deal given to Nike during an emergency legislative session in December. President Rives told KGW News, “I was first excited to see the co-chairs understand that they really need the funding, and then it turned to disappointment...because they’re doing it on the backs of hard-working retired Oregonians,” he said. “This is an outrage. The state is taking this guaranteed benefit away from the very people who take care of Oregon’s children in our schools -- teach them, feed them, protect them and keep their school clean -- and individuals who keep our state
running,” said Val Jack, AFTOregon Retirees President, and former President and member of Local 111 (PFSP). The proposal increases the cap on cost-of-living raises to $36,000 in income, over Governor Kitzhaber’s idea of $24,000. Legal counsel has said the plan may be illegal, which means after costly tax-payer funded litigation, the cap would be declared
unconstitutional and schools wouldn’t see a dime of the promised monies. Coinciding with the release of the cochairs’ proposed budget, members were in Salem to recommend to legislators ways in which to “find” money to increase funding for schools and services. They suggested ideas promoted by Our Oregon, who worked with 10 organizations to identify $700-million in funding the state could use to preserve Oregon’s public education and other vital services. These ideas range from restructuring taxes and deductions in a fair and equitable way; to reducing middle management, enforcing tougher standards on outside contractors, and going after unpaid taxes; to tapping half of the available “rainy day” funds. For more information, visit: www.ouroregon.org.
staff to accommodate the growing federation. Under his watch in the last two decades, six new locals were added, and others expanded. He also worked closely with staff and leadership in both AFT-Oregon and the Oregon Education Association to end Bill Sizemore’s abuse of Oregon’s initiative process and attacks on public employees with a successful jury verdict in 2002 which found Sizemore and his entity, Oregon Taxpayers United guilty of Fraud and Racketeering. The suit led to reform of the ballot initiative process in the state. Schwarz lamented that a lot had changed since his first day on the job with AFT.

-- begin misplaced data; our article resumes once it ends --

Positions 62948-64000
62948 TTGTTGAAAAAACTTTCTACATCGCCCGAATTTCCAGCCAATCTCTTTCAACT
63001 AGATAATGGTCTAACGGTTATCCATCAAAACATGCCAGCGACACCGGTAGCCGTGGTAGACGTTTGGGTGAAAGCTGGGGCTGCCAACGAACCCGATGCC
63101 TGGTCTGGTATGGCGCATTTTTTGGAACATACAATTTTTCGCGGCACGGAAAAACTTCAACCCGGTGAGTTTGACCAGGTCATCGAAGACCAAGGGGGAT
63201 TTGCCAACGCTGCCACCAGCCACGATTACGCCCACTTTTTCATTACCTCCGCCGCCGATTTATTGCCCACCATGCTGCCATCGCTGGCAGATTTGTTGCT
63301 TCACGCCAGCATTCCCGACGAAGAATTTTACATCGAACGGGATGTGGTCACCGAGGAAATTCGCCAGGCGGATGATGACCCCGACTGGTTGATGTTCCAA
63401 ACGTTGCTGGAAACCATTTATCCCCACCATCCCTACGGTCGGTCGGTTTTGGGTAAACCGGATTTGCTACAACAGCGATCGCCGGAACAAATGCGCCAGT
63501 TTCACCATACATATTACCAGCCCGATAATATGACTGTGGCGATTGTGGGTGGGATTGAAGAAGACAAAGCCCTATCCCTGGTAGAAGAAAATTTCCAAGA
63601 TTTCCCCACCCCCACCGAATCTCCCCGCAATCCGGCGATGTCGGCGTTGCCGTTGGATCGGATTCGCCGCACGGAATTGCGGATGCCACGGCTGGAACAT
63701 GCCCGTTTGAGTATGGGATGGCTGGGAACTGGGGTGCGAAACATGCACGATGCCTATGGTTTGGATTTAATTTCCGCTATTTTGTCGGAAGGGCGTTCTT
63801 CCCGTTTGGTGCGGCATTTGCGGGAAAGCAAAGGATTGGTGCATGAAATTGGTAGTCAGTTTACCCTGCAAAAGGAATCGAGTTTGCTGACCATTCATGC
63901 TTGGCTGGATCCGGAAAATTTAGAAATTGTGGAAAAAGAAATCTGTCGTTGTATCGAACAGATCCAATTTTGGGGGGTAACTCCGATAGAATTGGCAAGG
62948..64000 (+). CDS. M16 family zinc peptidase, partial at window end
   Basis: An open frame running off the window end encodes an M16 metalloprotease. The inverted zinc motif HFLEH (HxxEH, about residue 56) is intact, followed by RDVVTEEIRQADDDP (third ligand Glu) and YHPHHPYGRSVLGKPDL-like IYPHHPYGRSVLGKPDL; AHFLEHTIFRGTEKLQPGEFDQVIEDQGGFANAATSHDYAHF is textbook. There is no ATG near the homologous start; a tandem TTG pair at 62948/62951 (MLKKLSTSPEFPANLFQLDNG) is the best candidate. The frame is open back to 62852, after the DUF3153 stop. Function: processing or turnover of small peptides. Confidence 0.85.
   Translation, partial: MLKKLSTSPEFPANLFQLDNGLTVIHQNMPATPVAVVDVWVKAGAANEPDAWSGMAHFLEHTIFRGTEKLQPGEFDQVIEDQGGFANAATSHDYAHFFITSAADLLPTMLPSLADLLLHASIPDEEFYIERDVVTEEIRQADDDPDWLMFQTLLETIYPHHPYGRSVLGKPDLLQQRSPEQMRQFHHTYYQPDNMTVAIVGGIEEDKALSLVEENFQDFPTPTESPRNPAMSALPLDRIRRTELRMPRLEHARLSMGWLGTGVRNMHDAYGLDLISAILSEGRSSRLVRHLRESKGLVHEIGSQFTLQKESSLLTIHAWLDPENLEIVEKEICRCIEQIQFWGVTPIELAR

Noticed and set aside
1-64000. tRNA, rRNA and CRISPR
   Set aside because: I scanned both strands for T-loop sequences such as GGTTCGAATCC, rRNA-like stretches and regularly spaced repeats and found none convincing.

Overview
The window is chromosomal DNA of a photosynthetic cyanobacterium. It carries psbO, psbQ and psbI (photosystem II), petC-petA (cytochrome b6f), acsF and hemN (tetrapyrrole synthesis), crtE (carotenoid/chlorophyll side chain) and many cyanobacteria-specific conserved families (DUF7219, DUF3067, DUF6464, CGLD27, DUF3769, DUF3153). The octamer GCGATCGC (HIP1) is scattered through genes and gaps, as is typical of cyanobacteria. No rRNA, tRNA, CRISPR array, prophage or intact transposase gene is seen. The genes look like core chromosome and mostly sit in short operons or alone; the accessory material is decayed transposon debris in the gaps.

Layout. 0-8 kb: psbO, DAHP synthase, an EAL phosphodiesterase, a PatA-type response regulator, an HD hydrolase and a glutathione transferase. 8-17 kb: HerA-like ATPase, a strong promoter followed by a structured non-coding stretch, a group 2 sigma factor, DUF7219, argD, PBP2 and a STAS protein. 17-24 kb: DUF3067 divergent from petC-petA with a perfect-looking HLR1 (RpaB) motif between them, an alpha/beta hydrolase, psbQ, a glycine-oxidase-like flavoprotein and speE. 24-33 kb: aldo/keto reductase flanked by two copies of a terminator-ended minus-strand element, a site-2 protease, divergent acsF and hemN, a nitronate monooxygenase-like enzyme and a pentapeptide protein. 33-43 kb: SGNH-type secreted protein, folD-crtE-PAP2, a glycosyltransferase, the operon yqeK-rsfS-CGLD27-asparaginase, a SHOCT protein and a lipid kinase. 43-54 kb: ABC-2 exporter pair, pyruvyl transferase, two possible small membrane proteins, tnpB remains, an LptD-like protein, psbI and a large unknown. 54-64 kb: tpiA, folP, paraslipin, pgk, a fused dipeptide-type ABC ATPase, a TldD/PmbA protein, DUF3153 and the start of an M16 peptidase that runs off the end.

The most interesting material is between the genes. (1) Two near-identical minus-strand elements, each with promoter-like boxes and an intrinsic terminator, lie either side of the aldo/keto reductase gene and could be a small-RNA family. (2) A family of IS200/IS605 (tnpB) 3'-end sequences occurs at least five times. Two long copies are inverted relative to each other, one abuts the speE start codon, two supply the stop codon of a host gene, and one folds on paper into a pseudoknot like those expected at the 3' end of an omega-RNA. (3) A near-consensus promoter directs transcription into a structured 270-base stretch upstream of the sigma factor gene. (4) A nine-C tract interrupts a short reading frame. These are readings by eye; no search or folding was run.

“We’ve gone from an age where employers provided benefits and pensions to their workers, to corporations and states raiding employee pensions. This has created an atmosphere that forces onto individuals things that have traditionally been part of the “social contract.” And, this behavior has greatly eroded the concept of fair dealing, and relations between employer and employee.” As for the future, he said, “I’m going to reintroduce myself to my wife Judy. I may get back into writing, and get my golf game back on track. And, I’d like to explore opportunities to serve as a trainer or arbitrator.”
SCHWARZ RETIRES: Continued from Page 2 worked together on the strike campaign, and she asked if I would consider applying for the position of OFT’s first Executive Director,” said Schwarz. Schwarz began as OFT Executive Director in February, 1989 and quickly learned he had his work cut out for him in helping to grow the state federation. “OFT was having financial difficulties, generated by an unfunded staff assistance program,” he said. “My first priority was to restore financial stability, and I’m proud to say I accomplished that in the first two years.” He began to develop programs, so staff could
be hired to fulfill state federation objectives. “In the early years, there was myself, one secretary, and a field representative working at .6 time. In those days, it wasn’t unusual for me to be bargaining as many as eight or nine contracts at one time,” he noted. By the mid-1990’s, OFT had undergone two name changes, strategic planning and staff growth to represent today’s AFT-Oregon structure. Schwarz hired additional field representatives and program staff in the areas of communications, member benefits, political and legislative affairs. He also increased the administrative
National Federation of Nurses Affiliates with AFT AFT influence in Oregon has taken another giant step forward with affiliation of the National Federation of Nurses (NFN). The agreement expands AFT ranks in the state to over 40,000 members. “The NFN decision is a vote of confidence in the AFT as a voice for professionals,” said AFT President Randy Weingarten. “The NFN is the largest independent union of nurses, and we are delighted they have chosen to become part of our family of shared interests and professional values. Over the last few years, our union has been through the crucible of recession-squeezed budgets and political attacks. But we have emerged stronger, and this partnership only adds to our capacity to work with the communities we serve.” The growth adds to the AFT status within the Oregon AFL-CIO as the largest affiliate. AFT overall ranks as the third largest union in the state. The NFN is currently comprised of 34,000 members in Oregon, Washington, Montana, and Ohio. The affiliation agreement maintains the organization’s autonomy and structure, and provides substantial resources for growth and development of the NFN’s membership. NFN’s constituents will continue membership in their state and national organizations, as well as in the American Nurses Association.